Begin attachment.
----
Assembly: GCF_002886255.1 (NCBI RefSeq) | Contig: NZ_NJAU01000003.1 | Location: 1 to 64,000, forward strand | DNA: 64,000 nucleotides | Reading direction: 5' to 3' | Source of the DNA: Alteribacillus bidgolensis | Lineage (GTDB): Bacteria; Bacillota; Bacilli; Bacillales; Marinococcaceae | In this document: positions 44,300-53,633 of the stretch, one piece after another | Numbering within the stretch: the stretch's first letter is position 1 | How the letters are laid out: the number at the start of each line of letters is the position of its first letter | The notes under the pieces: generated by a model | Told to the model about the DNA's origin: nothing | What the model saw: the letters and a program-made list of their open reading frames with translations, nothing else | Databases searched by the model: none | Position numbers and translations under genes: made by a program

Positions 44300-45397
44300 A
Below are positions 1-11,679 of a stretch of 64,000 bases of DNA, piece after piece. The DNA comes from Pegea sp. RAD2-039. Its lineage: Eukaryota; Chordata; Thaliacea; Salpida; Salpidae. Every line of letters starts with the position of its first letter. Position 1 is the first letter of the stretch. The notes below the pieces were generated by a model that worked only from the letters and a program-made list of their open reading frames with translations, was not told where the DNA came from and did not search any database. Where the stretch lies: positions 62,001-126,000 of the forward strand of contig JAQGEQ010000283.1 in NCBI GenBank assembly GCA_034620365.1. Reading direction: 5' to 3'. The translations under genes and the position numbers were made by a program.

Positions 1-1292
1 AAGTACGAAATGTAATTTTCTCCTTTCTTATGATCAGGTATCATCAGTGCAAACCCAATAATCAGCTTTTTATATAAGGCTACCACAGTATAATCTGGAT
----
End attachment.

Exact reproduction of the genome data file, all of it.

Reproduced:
Assembly: GCF_002886255.1 (NCBI RefSeq) | Contig: NZ_NJAU01000003.1 | Location: 1 to 64,000, forward strand | DNA: 64,000 nucleotides | Reading direction: 5' to 3' | Source of the DNA: Alteribacillus bidgolensis | Lineage (GTDB): Bacteria; Bacillota; Bacilli; Bacillales; Marinococcaceae | In this document: positions 44,300-53,633 of the stretch, one piece after another | Numbering within the stretch: the stretch's first letter is position 1 | How the letters are laid out: the number at the start of each line of letters is the position of its first letter | The notes under the pieces: generated by a model | Told to the model about the DNA's origin: nothing | What the model saw: the letters and a program-made list of their open reading frames with translations, nothing else | Databases searched by the model: none | Position numbers and translations under genes: made by a program

Positions 44300-45397
44300 A
Below are positions 1-11,679 of a stretch of 64,000 bases of DNA, piece after piece. The DNA comes from Pegea sp. RAD2-039. Its lineage: Eukaryota; Chordata; Thaliacea; Salpida; Salpidae. Every line of letters starts with the position of its first letter. Position 1 is the first letter of the stretch. The notes below the pieces were generated by a model that worked only from the letters and a program-made list of their open reading frames with translations, was not told where the DNA came from and did not search any database. Where the stretch lies: positions 62,001-126,000 of the forward strand of contig JAQGEQ010000283.1 in NCBI GenBank assembly GCA_034620365.1. Reading direction: 5' to 3'. The translations under genes and the position numbers were made by a program.

Positions 1-1292
1 AAGTACGAAATGTAATTTTCTCCTTTCTTATGATCAGGTATCATCAGTGCAAACCCAATAATCAGCTTTTTATATAAGGCTACCACAGTATAATCTGGAT